4) An interview was conducted with [EMP3] on April 4, 2011, at 11:30 AM. [EMP3] was queried in regard to the Security Department considering itself law enforcement. [EMP3] stated, "There is a fine line there. We are not a police department. Patients may be discharged into the custody of law enforcement. It is common practice for us to be called by Behavioral Health to assist and a report is filed. Handcuffs are a last resort used to protect themselves and the staff."

5) An interview with [EMP3] was conducted on April 15, 2011, at approximately 1:30 PM. [EMP3] stated, "Every officer is trained on handcuffs. Nursing is aware that handcuffs are an option. After the order is obtained from the doctor, Security does assist nursing with the application of restraints." [EMP3] stated that the Security policies are approved by self and not the medical staff.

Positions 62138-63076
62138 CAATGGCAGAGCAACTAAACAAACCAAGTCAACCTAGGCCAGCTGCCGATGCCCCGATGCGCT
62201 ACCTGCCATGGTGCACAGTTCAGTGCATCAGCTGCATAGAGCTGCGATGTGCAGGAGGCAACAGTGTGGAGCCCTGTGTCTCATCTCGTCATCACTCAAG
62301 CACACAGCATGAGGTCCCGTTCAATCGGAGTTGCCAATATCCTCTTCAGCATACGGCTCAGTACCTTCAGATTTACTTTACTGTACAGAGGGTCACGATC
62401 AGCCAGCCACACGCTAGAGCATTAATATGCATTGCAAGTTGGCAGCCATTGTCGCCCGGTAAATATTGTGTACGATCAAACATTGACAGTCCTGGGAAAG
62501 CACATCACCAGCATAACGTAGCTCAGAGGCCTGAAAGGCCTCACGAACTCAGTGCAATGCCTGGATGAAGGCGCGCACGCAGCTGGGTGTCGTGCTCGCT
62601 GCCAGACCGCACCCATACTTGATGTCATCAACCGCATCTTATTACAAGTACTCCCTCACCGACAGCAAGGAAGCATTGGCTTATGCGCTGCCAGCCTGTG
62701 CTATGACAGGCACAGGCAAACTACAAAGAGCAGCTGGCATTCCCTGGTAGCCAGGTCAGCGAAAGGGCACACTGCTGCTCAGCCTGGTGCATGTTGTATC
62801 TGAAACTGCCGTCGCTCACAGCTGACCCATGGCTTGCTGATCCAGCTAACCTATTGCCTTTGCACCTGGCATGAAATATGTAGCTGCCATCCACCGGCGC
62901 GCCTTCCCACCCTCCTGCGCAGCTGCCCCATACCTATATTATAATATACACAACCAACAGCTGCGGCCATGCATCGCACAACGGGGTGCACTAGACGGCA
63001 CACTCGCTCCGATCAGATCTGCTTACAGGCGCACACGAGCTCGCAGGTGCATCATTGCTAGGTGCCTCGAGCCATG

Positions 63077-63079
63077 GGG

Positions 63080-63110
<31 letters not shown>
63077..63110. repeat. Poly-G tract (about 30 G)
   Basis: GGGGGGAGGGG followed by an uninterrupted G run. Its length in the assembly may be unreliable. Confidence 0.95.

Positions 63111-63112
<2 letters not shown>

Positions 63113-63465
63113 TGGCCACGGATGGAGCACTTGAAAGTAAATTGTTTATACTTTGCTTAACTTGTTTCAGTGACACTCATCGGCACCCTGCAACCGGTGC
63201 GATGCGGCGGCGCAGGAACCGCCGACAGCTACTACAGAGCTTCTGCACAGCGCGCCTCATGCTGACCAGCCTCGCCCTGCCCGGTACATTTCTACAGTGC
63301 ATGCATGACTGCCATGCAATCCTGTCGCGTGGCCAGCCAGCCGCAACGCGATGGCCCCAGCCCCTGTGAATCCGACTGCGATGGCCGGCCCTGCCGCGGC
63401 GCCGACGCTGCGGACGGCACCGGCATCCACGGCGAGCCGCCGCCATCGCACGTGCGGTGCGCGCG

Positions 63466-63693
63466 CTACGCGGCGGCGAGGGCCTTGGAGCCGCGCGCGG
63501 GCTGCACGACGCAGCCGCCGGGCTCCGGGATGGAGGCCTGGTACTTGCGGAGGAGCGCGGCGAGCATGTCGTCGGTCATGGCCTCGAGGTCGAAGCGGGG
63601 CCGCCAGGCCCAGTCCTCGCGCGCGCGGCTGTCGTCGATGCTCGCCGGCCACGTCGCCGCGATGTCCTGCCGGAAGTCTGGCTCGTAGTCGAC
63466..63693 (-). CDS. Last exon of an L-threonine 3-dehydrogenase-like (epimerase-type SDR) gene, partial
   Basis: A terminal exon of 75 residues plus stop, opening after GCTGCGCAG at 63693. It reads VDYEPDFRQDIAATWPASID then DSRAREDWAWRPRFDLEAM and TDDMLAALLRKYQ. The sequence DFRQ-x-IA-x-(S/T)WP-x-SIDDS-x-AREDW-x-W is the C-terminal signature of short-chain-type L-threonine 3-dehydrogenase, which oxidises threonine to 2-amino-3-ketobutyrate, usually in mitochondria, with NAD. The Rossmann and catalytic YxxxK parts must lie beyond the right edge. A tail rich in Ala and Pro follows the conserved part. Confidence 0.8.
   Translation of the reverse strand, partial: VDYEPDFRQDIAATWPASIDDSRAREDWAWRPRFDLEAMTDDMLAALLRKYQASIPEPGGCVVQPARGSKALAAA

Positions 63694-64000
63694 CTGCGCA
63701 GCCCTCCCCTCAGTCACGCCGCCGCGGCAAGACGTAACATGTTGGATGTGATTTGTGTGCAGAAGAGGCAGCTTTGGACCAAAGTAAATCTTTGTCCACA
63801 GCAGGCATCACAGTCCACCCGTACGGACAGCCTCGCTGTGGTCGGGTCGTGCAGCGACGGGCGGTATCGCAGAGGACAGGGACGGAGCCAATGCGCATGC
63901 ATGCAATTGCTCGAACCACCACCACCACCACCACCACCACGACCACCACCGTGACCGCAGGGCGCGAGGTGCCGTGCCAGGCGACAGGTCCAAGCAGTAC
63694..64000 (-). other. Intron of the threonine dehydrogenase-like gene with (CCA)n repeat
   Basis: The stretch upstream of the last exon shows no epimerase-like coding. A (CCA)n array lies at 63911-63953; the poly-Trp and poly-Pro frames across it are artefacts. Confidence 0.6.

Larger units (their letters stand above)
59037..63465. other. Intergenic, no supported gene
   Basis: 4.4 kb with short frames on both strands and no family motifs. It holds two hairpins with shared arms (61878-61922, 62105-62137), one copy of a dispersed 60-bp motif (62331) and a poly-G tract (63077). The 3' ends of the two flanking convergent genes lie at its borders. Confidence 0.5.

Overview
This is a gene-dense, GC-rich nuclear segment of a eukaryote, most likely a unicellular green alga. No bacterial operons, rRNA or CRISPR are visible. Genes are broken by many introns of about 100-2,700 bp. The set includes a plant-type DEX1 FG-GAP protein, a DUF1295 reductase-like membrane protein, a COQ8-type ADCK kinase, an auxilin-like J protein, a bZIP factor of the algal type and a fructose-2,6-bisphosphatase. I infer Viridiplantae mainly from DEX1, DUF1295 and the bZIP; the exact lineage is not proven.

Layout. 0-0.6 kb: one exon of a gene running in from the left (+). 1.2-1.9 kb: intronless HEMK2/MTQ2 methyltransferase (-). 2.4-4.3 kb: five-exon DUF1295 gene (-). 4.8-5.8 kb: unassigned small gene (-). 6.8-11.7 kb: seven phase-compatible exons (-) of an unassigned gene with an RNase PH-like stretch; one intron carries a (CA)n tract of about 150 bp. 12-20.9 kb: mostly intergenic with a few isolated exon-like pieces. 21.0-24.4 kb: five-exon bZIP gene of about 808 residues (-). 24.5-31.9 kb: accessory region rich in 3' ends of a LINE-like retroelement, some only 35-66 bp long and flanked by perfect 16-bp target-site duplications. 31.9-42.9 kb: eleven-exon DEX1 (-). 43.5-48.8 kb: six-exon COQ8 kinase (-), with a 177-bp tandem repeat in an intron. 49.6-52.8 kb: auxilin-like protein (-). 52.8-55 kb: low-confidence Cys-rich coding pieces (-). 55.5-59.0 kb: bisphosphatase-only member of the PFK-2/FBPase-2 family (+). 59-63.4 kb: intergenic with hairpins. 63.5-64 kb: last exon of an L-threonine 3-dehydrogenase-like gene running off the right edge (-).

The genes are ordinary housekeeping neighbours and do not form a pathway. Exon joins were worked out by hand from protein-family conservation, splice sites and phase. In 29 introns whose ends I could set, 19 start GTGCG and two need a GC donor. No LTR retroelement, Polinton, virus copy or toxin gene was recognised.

6) An interview was conducted with [EMP5] on May 5, 2011, at 11:25 AM. [EMP5] stated, "It is clearly our judgment to use handcuffs. The staff does not direct us. We are called upstairs to psych frequently for disturbances there. Handcuffs are rare; it's a last resort for us. It is for safety for property damage, staff and us. They are removed as soon as restraints and adequate staff is present."

7) An interview was conducted with [EMP16] on May 5, 2011, at 10:30 AM. [EMP16] was asked about the usage of handcuffs by the security personnel. [EMP16], " ... I personally review every report of Security. Ninety-nine percent was from staff that was scared and called Security. Things like handcuffs require clinical direction. Handcuffs are treated like any other restraint. The clinician who directs the nurse of physician directs security to use the handcuffs. We will only use handcuffs as directed to. The officers do not make the call for use of handcuffs. ... I am certain that the CEO is aware of usage of handcuffs. I occasionally forward the I track reports to the VP of Nursing and CEO. The strongest weapon is pepper spray. I have not reviewed an I track report that pepper spray has been used in the two years I have been in this position."